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  1. #1
    big N's Avatar
    big N is offline Anabolic Member
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    strained rotator cuff!

    two weeks i starined my rotatorcuff doing shoulders ,the thing is it was light day ,and i felt nithing just when the muscle got cold it hurt like u wouldnt beleive ,i calle the doc he said its strained ,stay off it 7-12 days ,well its gone now but sill pinches a little whan i lift something awkwardly .does this shit go away ,has it happened to anyone else ,and does juice help in healing ?

  2. #2
    yellows2k is offline Member
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    I take glucosamine chondroitin for my rotator cuff pains and it seems to have gone away.

  3. #3
    newguy2003 is offline New Member
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    i take edotolac for mine

  4. #4
    zzo18's Avatar
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    Big N,
    The same thing happened to me. Like yellows2k said, glucosamine chondroitin really helps. My doc recommended it to me and its worked wonders. I got 2 bottles of it for abour $25. In my situation, a good investment...
    Good luck!
    -zzo

  5. #5
    big N's Avatar
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    im on it bros im like triple dosing the glucasamine /condodritin, whats edotalac???

  6. #6
    GUYVER's Avatar
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    Glucosamine and chondroitin are for regenerating the cartilages. Rotator cuffs injuries are mostly due to muscle inflammation. So in this case, those supplements wouldn't help. Take something to mask the pain is a short-term solution to a long-term problem. You'd be better off trying to locate the injuried area, which indicates muscular weakness, and try to customize your training to specifically rectify the imbalances of the rotators. You'd probably need to seek a professional to do a postural assessement on you to locate the problem area(s). It could be some overlooked problems such as the gait cycle, which can affect your entire body balance from the feet and up. Your body is a kinetic chain, it doesn't care if something's off and it wouldn't bother to tell you, all it cares is to allow you to carry on with your daily living by modifying your physiological structures. And that change will eventually catch up to you one day.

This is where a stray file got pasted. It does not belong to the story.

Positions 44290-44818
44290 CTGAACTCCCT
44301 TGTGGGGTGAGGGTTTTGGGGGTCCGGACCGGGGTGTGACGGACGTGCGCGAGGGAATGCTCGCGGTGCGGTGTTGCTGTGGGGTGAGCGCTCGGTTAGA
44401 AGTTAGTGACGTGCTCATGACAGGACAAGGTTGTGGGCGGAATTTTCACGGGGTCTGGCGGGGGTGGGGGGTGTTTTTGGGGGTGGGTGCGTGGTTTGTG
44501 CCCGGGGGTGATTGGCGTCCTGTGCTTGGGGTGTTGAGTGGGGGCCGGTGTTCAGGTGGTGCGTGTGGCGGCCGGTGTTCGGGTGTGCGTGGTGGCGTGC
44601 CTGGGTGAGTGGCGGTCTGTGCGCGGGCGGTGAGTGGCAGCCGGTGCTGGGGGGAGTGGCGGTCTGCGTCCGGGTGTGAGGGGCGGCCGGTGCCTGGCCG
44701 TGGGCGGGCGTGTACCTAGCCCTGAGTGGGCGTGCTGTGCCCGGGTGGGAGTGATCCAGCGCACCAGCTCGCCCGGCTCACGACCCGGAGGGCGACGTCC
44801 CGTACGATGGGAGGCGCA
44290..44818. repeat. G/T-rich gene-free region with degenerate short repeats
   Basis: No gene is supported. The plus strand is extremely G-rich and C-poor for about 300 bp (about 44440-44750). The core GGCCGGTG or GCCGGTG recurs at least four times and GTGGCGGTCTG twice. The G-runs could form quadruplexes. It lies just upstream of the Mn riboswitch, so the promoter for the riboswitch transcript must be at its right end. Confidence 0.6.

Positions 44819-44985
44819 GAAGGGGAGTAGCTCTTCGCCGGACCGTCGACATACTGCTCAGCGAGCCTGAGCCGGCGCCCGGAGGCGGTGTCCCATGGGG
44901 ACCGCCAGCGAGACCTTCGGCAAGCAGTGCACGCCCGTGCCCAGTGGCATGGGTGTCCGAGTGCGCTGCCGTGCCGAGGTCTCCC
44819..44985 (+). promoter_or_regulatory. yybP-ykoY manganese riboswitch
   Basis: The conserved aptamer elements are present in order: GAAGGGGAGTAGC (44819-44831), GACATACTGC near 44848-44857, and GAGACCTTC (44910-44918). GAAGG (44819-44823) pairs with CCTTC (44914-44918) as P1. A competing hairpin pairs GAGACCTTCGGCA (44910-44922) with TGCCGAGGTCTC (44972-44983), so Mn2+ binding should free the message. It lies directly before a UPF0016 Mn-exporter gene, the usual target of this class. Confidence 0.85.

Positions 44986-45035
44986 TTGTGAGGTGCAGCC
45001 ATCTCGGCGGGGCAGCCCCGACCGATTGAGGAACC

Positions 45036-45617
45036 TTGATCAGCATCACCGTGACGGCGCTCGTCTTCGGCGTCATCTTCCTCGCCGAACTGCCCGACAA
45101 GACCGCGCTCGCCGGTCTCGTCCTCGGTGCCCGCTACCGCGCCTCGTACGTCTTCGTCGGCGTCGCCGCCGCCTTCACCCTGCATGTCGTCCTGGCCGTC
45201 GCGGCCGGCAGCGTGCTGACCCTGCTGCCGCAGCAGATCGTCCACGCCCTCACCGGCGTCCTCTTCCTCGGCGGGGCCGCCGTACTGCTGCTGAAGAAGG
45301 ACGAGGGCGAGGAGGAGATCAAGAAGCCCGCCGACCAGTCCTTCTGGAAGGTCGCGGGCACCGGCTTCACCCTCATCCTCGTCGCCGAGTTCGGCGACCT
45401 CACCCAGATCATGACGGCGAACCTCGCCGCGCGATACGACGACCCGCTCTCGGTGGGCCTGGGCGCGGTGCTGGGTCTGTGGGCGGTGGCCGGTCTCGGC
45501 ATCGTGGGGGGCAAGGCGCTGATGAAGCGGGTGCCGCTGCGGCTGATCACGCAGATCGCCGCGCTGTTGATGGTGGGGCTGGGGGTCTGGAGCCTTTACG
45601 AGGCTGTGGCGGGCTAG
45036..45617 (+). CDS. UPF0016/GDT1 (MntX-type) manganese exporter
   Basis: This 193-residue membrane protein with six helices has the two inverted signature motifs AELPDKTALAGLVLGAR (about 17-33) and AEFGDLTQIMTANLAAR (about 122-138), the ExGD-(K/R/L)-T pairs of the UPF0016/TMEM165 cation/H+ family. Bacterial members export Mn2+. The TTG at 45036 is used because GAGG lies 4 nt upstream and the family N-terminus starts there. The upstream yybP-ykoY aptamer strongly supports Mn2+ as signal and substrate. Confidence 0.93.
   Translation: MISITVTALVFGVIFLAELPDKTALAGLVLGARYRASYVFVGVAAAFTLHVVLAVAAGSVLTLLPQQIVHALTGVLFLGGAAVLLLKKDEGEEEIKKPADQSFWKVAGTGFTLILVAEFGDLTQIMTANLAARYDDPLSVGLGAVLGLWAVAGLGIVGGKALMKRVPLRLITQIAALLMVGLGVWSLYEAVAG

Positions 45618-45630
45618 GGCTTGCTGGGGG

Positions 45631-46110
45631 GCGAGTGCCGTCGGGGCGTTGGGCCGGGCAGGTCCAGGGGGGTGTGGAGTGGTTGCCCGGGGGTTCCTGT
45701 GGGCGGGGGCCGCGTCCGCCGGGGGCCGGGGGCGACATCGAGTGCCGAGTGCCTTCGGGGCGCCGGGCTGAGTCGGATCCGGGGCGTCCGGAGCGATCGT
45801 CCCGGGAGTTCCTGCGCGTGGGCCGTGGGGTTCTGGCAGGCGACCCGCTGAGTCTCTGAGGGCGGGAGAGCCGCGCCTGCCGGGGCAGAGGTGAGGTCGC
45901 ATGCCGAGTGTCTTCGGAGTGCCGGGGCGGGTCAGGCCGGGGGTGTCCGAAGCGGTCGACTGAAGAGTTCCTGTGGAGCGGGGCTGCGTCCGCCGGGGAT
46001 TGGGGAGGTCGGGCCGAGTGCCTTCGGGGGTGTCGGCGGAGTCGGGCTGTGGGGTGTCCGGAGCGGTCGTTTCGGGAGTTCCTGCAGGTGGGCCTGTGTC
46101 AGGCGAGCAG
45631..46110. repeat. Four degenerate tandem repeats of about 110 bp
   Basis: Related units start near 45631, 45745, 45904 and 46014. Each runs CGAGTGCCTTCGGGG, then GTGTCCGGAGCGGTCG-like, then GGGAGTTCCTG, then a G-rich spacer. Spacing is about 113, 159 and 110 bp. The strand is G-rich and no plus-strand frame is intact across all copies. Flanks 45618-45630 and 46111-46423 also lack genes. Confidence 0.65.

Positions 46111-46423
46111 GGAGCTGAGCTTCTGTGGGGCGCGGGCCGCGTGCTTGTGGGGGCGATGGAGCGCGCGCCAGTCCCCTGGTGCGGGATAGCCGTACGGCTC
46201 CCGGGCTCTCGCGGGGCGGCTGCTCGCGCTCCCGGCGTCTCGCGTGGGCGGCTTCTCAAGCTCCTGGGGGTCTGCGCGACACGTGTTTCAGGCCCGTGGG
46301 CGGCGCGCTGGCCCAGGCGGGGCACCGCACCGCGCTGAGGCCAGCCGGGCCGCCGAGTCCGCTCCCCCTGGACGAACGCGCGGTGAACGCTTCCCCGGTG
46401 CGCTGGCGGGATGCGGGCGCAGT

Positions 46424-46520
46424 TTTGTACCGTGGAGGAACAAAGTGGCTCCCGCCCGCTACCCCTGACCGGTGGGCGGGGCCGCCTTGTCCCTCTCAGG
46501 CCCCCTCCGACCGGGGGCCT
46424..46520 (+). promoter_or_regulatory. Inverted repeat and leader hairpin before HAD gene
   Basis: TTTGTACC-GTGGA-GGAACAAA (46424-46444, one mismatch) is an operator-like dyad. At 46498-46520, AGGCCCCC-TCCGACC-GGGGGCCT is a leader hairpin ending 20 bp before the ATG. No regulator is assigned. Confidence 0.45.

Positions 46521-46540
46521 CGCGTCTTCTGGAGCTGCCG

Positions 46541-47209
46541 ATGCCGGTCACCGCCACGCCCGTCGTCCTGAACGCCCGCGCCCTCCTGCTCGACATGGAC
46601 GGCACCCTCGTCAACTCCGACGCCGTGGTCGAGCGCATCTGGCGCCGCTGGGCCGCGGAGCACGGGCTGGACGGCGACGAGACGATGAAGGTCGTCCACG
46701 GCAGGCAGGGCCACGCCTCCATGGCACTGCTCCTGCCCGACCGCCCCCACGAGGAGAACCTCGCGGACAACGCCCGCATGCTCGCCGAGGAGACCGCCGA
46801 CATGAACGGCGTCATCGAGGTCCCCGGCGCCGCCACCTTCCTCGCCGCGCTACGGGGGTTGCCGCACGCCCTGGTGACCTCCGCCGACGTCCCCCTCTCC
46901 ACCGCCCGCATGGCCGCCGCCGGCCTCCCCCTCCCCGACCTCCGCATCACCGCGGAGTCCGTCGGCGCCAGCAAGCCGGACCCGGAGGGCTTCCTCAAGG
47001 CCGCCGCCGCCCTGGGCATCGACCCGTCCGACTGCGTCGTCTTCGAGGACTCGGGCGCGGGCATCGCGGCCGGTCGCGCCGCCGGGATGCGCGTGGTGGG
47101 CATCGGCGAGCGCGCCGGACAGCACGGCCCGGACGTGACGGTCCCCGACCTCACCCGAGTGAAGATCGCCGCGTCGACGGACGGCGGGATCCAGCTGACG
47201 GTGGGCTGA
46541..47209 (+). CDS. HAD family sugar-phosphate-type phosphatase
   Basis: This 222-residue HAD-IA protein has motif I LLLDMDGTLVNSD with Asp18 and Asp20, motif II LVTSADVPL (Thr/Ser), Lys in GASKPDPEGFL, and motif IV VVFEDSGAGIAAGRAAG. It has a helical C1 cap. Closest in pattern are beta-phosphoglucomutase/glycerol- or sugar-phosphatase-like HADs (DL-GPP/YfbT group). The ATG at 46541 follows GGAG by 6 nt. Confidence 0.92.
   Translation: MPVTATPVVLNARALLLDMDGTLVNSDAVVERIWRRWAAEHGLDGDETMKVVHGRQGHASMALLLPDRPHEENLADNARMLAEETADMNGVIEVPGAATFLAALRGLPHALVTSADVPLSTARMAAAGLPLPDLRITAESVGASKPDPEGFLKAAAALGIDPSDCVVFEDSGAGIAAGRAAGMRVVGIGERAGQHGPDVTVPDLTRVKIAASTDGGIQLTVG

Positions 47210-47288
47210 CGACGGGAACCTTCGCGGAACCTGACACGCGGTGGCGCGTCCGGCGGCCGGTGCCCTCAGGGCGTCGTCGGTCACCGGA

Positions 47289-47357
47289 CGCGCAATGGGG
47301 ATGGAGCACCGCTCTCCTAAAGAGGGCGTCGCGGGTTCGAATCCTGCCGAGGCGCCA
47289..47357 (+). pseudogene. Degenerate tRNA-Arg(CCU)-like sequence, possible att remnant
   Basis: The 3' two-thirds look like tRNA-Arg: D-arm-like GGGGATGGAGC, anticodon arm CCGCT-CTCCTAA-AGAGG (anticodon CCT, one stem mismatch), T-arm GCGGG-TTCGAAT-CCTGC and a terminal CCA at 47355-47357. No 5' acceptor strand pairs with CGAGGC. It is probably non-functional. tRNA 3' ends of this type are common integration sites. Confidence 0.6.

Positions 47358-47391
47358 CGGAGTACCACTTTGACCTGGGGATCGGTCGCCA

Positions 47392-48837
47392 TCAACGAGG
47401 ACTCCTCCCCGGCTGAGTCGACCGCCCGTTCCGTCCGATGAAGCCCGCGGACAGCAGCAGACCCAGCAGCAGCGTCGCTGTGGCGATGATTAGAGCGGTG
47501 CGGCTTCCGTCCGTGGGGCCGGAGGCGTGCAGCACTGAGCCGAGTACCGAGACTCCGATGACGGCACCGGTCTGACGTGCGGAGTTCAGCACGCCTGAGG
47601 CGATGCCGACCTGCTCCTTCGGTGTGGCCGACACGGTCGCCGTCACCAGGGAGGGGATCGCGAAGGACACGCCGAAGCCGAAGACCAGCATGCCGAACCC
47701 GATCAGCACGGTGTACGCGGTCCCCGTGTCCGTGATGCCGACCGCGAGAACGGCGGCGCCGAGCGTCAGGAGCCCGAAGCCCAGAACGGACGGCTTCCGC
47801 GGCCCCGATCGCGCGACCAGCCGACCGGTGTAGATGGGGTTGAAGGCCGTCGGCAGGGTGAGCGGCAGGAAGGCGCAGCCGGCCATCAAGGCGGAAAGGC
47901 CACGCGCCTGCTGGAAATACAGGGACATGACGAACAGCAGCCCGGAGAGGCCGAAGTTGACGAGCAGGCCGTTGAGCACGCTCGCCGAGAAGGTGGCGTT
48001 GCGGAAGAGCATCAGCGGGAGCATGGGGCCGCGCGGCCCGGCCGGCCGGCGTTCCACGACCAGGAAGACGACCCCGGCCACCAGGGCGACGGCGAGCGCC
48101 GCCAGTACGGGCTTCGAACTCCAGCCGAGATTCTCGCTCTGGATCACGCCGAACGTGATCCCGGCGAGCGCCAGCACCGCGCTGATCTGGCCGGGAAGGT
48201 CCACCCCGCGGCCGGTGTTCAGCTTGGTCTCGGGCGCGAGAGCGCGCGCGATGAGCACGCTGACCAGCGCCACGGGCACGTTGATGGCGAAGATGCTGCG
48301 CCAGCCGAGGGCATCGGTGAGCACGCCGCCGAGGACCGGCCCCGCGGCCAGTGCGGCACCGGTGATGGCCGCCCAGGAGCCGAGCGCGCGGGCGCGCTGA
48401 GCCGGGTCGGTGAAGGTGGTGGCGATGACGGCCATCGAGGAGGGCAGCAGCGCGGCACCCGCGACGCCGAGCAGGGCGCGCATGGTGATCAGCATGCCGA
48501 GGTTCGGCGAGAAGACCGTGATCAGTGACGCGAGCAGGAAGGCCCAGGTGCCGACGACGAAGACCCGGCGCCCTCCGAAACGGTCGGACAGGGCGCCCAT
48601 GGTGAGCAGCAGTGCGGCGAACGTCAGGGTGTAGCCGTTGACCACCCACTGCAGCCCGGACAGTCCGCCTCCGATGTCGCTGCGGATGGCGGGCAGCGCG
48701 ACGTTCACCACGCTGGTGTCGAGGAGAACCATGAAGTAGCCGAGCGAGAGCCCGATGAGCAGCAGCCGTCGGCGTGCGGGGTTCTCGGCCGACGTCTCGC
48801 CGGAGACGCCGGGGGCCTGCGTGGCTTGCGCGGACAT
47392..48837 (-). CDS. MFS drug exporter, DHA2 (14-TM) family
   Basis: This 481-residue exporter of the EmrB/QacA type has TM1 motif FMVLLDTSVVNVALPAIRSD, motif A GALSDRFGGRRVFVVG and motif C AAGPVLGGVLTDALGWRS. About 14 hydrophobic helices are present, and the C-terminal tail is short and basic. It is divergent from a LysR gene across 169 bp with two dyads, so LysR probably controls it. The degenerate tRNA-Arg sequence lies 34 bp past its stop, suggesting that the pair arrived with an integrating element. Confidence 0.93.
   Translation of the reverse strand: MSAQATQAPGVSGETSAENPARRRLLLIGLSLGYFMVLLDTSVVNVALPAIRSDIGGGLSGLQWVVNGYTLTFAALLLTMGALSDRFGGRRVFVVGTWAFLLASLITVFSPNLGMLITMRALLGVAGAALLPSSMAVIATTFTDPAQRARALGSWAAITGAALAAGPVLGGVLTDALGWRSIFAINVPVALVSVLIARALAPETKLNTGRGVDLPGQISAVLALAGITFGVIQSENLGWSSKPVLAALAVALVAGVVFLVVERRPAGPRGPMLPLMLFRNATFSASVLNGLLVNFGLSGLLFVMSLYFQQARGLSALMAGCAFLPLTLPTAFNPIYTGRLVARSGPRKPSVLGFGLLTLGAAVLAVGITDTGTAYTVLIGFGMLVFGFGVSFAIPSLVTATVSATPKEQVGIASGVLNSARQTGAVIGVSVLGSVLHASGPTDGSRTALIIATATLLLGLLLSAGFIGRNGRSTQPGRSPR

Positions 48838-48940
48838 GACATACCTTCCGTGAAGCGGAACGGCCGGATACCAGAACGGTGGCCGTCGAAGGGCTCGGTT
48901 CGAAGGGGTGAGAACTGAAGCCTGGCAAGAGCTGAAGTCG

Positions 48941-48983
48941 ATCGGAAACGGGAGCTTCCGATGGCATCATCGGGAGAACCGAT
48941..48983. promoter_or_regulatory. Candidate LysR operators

7. #7
    DN50 is offline New Member
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    good point, what kind of doctor would be best to assess a shoulder injury?

  8. #8
    GUYVER's Avatar
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    Forget about the doc's, most of them don't know much about this topic really. IMO, the only people that can shed a light on this area is a good biomechanic specialist and/or someone that knows MAT, Muscle Activation Techniques. These professionals really know their shit. I've had the opportunity to work with one of them and I was amazed and impressed by his knowledge and what he could do. He basically did some assessements on me and located my weaknesses (quite a few, in fact), and then he taught me some basic MAT to bring up those lagging muscles. If you are interested and want more info on it just pm me.
    Last edited by GUYVER; 01-27-2003 at 04:36 PM.

  9. #9
    newguy2003 is offline New Member
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    etodolac is a prescription anti-inflamatory

  10. #10
    brad fuel's Avatar
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    possibly impingement syndrome. Thats when the tendon of the Supraspinatus is inflammed so it pinches under the AC joint. Find a good athletic training book and look up a functional test called "Open Cans Test"
    Basically put your arms out to the side and raise them to about 90 degrees with your body. Then turn your thumbs so they face down, you can bend your elbow a bit so your is a bit more infront of you. Then have someone press down on both arms. One will be significantly weaker and more painful.
    I agree family doctors probably aren't too familiar with biomechanics, you're better off to see a physiotherapist or a good athletic trainer.

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